Back strains, hernias, and related injury can occur when lifting, obtaining samples, or attempting to view processes. Since consultants may work alone, injuries may go unnoticed, which can lead to delayed response and delayed first aid.
Employees should have appropriate safety gear when traveling to a job site. Consultants may be injured in vehicle or aviation accidents.
Property exposure is generally limited to that of an office. Ignition sources include wiring, heating and air conditioning systems, wear, and overheating of equipment. There may be storage of client information in paper form, although these are now often digital instead of paper format.
All paper should be stored in fireproof cabinets. Fire suppression systems must not damage the papers. There may be specialized measuring and analysis equipment or custom software. Computers and other electronic equipment may be targets for theft.
Inland marine exposures are from accounts receivable if the firm offers credit, computers, special floater, and valuable papers and records for contracts and clients' information. Computer systems must be backed up regularly and have adequate security features to prevent unauthorized access due to the potential for industrial espionage or by hackers.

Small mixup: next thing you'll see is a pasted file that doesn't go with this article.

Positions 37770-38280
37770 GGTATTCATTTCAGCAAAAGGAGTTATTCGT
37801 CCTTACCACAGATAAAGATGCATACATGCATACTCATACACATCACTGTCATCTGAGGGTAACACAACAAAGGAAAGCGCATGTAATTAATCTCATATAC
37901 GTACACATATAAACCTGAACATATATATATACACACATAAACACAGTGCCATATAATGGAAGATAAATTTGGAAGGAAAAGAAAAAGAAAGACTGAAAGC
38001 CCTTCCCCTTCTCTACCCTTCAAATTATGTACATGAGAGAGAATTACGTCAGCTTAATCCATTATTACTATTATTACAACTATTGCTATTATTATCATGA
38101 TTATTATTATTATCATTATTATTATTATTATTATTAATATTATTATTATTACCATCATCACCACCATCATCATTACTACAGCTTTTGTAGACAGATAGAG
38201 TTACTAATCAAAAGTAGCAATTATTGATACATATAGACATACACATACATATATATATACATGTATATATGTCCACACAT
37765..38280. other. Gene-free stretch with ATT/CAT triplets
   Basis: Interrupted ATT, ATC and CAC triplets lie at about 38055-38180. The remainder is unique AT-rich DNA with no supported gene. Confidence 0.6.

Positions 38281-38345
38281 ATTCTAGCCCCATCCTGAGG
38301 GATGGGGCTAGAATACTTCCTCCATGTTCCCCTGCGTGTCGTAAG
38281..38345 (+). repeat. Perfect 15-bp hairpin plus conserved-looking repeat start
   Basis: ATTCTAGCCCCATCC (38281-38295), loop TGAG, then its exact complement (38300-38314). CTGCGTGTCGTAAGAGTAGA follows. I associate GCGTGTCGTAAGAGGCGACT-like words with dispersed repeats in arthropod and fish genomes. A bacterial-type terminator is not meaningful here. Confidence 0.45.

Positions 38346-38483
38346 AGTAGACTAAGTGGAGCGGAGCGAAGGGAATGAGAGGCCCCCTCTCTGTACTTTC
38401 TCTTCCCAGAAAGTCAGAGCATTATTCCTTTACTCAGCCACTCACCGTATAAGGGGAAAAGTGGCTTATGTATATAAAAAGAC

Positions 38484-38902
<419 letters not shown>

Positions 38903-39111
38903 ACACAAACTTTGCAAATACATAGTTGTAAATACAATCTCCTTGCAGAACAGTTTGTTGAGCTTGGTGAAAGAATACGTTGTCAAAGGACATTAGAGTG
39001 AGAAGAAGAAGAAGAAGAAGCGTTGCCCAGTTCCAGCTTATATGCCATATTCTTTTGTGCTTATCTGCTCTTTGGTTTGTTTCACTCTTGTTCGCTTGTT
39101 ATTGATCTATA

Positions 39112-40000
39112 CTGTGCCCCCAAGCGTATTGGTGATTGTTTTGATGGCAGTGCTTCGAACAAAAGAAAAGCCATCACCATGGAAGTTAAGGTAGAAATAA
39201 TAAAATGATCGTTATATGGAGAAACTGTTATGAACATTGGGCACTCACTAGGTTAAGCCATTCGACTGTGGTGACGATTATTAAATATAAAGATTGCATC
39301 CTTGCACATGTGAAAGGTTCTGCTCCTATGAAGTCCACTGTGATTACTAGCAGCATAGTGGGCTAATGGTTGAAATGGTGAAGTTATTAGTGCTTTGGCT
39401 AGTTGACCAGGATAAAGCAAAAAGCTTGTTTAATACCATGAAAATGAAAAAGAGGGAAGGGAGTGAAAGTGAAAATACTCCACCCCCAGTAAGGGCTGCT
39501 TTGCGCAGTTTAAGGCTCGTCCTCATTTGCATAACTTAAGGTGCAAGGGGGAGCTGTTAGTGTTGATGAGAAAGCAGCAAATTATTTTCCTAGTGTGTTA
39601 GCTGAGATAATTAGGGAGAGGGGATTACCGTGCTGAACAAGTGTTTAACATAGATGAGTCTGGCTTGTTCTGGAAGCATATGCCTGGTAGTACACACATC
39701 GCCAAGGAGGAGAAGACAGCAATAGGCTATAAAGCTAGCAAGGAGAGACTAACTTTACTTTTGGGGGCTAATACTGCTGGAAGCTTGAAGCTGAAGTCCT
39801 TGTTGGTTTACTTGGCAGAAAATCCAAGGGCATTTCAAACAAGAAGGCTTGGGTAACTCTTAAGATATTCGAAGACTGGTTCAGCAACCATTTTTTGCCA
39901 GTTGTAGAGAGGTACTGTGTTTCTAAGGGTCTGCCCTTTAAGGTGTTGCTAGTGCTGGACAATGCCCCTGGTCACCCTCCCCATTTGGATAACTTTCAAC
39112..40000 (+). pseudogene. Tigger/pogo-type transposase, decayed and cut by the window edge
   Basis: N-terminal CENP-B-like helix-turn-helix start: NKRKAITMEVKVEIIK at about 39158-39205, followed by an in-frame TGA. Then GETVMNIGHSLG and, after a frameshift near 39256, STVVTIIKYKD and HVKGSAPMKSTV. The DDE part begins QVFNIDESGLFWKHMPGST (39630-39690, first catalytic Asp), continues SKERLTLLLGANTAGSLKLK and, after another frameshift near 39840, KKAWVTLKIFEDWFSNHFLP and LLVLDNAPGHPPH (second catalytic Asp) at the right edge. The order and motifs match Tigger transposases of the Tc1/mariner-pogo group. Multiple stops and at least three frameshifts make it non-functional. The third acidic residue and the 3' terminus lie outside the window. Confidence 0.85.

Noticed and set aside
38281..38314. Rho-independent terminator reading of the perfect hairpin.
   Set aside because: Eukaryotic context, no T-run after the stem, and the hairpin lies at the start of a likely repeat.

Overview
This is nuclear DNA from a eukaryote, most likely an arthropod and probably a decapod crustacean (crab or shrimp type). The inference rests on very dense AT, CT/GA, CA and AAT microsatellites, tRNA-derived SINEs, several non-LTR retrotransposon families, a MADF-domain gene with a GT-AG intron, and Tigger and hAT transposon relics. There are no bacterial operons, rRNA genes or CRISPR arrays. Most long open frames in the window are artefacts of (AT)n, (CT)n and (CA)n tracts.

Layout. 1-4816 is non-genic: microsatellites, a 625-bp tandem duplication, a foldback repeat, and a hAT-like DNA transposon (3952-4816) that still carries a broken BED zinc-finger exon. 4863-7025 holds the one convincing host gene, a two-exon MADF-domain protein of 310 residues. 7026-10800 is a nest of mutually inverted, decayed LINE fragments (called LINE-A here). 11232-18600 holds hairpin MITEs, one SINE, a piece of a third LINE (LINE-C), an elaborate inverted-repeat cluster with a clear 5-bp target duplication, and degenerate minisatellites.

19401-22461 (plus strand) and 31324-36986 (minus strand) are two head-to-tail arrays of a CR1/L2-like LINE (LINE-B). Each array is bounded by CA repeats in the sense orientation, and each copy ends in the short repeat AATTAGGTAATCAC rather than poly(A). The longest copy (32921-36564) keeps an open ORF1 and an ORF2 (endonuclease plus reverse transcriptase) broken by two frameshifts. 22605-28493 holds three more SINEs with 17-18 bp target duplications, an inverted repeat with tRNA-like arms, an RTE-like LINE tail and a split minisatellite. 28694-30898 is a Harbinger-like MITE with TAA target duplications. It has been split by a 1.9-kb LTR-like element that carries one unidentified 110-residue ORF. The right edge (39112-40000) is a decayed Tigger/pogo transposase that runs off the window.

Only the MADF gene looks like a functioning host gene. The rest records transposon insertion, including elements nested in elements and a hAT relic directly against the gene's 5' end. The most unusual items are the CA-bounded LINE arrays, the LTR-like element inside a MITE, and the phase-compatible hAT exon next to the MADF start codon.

Inspectors often carry their computers with them on-site to record their observations and findings. They may have ladders, flashlights, and specialized testing and analysis devices for work at clients' premises. A morale hazard may be indicated if the inspector does not keep valuable papers and disks in fireproof file cabinets to protect them from smoke, water, and fire.
Power failure and power surges are potentially severe hazards to data stored electronically. Duplicates should be kept off-site to allow for easy restoration.
Crime exposure arises from employee dishonesty, including theft of clients' property, and various types of fraud since many businesses are dependent on certification or approval by safety consultants. The exposure can be quite serious as consultants have access to clients' personal and proprietary information.
Potential for theft, particularly industrial espionage, is great. Background checks should be conducted on all employees. Monitoring procedures and securing of all records should be enforced to prevent unauthorized access to client information.
There must be a separation of duties between persons handling deposits and disbursements and reconciling bank statements.
Business auto exposures are moderate as consultants travel to clients' premises. Consultants may use rental cars when sites to be inspected are not local. If company vehicles are supplied for use, there should be written procedures in place regarding personal use by employees and their family members. All drivers must have appropriate licenses and acceptable MVRs. Vehicles must be maintained and records kept in a central location.